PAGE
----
Greener Times

Promoting a sustainable society…one day at a time.

October 5 – 11

Posted by Trey Smith on October 4, 2009

Greener Times for the Week of October 5 – 11
Volume 4 No. 25
an e-publication for Greens anywhere and everywhere

Greener Times Collective: Maryrose Asher, Duff Badgley, Tom Herring and Trey Smith (Editor)

In This Week’s Issue
* The Meat of the Problem
* Societal Challenges for Eco-Conscious Living
* Thoughts By the Way: Pipelineistan
* Our Climate Crisis: (Duff is Taking a WELL-EARNED Vacation)
* Un-Spinning the Spin: Progressives, We Are Mainstream After All
* This Week in History
* Pencil Shavings: Part III of My Comments on “Third Party Folly”
* News You May Have Missed

The Meat of the Problem
by Ezra Klein, posted at Raw Info

The debate over climate change has reached a rarefied level of policy abstraction in recent months. Carbon tax or cap-and-trade? Upstream or downstream? Should we auction permits? Head-scratching is, at this point, permitted. But at base, these policies aim to do a simple thing, in a simple way: persuade us to undertake fewer activities that are bad for the atmosphere by making those activities more expensive. Driving an SUV would become pricier. So would heating a giant house with coal and buying electricity from an inefficient power plant. But there’s one activity that’s not on the list and should be: eating a hamburger.

If it’s any consolation, I didn’t like writing that sentence any more than you liked reading it. But the evidence is strong. It’s not simply that meat is a contributor to global warming; it’s that it is a huge contributor. Larger, by a significant margin, than the global transportation sector.

According to a 2006 United Nations report, livestock accounts for 18 percent of worldwide greenhouse gas emissions. Some of meat’s contribution to climate change is intuitive. It’s more energy efficient to grow grain and feed it to people than it is to grow grain and turn it into feed that we give to calves until they become adults that we then slaughter to feed to people. Some of the contribution is gross. “Manure lagoons,” for instance, is the oddly evocative name for the acres of animal excrement that sit in the sun steaming nitrous oxide into the atmosphere. And some of it would make Bart Simpson chuckle. Cow gas — interestingly, it’s mainly burps, not farts — is a real player.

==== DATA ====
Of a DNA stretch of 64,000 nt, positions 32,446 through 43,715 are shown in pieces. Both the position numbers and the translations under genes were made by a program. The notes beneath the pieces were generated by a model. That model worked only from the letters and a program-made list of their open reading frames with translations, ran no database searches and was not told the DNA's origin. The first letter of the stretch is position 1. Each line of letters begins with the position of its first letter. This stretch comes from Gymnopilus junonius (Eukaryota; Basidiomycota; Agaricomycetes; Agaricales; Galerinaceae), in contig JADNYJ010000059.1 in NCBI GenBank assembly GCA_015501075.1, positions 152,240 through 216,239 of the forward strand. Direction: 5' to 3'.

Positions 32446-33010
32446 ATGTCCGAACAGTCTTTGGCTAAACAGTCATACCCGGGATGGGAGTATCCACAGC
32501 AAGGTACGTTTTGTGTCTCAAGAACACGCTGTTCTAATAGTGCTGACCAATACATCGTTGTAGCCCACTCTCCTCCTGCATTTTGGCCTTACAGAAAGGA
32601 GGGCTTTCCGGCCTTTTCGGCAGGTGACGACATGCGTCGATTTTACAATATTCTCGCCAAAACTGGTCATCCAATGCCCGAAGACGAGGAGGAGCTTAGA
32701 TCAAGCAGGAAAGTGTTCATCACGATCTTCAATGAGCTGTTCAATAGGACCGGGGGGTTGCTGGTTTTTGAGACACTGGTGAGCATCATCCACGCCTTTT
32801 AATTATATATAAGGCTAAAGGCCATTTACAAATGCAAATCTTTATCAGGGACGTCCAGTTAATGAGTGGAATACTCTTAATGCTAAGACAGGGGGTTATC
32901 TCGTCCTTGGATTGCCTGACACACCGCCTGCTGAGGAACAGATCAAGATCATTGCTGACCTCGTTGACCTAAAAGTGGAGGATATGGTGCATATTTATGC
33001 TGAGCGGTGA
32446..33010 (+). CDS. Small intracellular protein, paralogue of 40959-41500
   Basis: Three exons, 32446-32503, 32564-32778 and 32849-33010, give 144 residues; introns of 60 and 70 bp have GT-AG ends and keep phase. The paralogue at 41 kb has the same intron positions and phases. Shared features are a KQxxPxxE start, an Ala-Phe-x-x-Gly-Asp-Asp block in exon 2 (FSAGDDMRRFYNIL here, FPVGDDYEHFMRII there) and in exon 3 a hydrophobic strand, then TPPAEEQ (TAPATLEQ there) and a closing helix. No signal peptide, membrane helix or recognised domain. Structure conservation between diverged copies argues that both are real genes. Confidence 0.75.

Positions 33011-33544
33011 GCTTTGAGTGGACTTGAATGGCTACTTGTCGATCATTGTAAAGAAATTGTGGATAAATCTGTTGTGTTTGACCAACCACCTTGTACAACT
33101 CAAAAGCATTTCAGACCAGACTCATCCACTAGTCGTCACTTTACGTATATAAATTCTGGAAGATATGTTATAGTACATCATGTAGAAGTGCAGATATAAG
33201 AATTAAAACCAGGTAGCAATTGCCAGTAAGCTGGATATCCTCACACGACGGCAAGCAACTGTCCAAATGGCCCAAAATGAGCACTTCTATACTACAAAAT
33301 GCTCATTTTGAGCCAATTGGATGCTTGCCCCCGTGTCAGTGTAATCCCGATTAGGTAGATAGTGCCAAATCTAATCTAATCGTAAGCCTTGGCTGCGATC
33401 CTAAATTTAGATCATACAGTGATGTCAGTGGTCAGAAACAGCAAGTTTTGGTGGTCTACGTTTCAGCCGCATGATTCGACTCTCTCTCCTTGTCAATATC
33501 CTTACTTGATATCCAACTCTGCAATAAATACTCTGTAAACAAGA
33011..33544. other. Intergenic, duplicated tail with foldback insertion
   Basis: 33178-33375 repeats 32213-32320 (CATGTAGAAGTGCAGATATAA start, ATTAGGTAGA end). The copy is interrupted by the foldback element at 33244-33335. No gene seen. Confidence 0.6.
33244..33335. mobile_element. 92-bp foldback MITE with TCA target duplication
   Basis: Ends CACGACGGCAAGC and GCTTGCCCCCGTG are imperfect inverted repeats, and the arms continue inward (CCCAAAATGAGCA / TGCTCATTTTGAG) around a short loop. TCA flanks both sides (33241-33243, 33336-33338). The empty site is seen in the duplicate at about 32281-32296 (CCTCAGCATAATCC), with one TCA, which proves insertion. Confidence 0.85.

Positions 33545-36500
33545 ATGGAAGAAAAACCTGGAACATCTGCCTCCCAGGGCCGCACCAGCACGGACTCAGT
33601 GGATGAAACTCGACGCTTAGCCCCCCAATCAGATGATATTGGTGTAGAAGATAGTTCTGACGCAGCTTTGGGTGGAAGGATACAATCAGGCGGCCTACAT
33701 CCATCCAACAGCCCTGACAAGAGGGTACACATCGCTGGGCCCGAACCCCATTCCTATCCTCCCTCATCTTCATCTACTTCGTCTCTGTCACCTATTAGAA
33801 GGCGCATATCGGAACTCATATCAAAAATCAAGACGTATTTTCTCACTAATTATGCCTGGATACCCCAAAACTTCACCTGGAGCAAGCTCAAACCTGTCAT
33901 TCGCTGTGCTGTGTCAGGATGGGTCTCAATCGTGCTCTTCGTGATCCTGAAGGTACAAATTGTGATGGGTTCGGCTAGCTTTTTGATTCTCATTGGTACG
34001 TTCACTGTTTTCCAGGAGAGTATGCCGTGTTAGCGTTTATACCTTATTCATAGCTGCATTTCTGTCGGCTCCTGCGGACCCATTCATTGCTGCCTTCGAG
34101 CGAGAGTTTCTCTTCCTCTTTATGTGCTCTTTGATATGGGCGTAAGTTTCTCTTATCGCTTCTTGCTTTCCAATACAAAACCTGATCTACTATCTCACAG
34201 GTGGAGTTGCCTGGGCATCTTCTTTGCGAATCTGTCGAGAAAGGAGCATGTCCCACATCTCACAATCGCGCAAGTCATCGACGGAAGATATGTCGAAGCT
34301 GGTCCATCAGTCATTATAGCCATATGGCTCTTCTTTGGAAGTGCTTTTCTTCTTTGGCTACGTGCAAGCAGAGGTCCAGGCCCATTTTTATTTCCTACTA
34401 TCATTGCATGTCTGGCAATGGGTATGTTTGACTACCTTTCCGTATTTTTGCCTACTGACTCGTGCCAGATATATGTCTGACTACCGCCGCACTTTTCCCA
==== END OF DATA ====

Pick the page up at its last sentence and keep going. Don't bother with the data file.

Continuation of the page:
But the result isn’t funny at all: Two researchers at the University of Chicago estimated that switching to a vegan diet would have a bigger impact than trading in your gas guzzler for a Prius. A study out of Carnegie Mellon University found that the average American would do less for the planet by switching to a totally local diet than by going vegetarian one day a week. That prompted Rajendra Pachauri, the head of the United Nations Intergovernmental Panel on Climate Change, to recommend that people give up meat one day a week to take pressure off the atmosphere. The response was quick and vicious. “How convenient for him,” was the inexplicable reply from a columnist at the Pittsburgh Tribune Review. “He’s a vegetarian.”

The visceral reaction against anyone questioning our God-given right to bathe in bacon has been enough to scare many in the environmental movement away from this issue. The National Resources Defense Council has a long page of suggestions for how you, too, can “fight global warming.” As you’d expect, “Drive Less” is in bold letters. There’s also an endorsement for “high-mileage cars such as hybrids and plug-in hybrids.” They advise that you weatherize your home, upgrade to more efficient appliances and even buy carbon offsets. The word “meat” is nowhere to be found.

That’s not an oversight. Telling people to give up burgers doesn’t poll well. Ben Adler, an urban policy writer, explored that in a December 2008 article for the American Prospect. He called environmental groups and asked them for their policy on meat consumption. “The Sierra Club isn’t opposed to eating meat,” was the clipped reply from a Sierra Club spokesman. “So that’s sort of the long and short of it.” And without pressure to address the costs of meat, politicians predictably are whiffing on the issue. The Waxman-Markey cap-and-trade bill, for instance, does nothing to address the emissions from livestock.

The pity of it is that compared with cars or appliances or heating your house, eating pasta on a night when you’d otherwise have made fajitas is easy. It doesn’t require a long commute on the bus or the disposable income to trade up to a Prius. It doesn’t mean you have to scrounge for change to buy a carbon offset. In fact, it saves money. It’s healthful. And it can be done immediately. A Montanan who drives 40 miles to work might not have the option to take public transportation. But he or she can probably pull off a veggie stew. A cash-strapped family might not be able buy a new dishwasher. But it might be able to replace meatballs with mac-and-cheese. That is the whole point behind the cheery PB&J Campaign, which reminds that “you can fight global warming by having a PB&J for lunch.” Given that PB&J is delicious, it’s not the world’s most onerous commitment.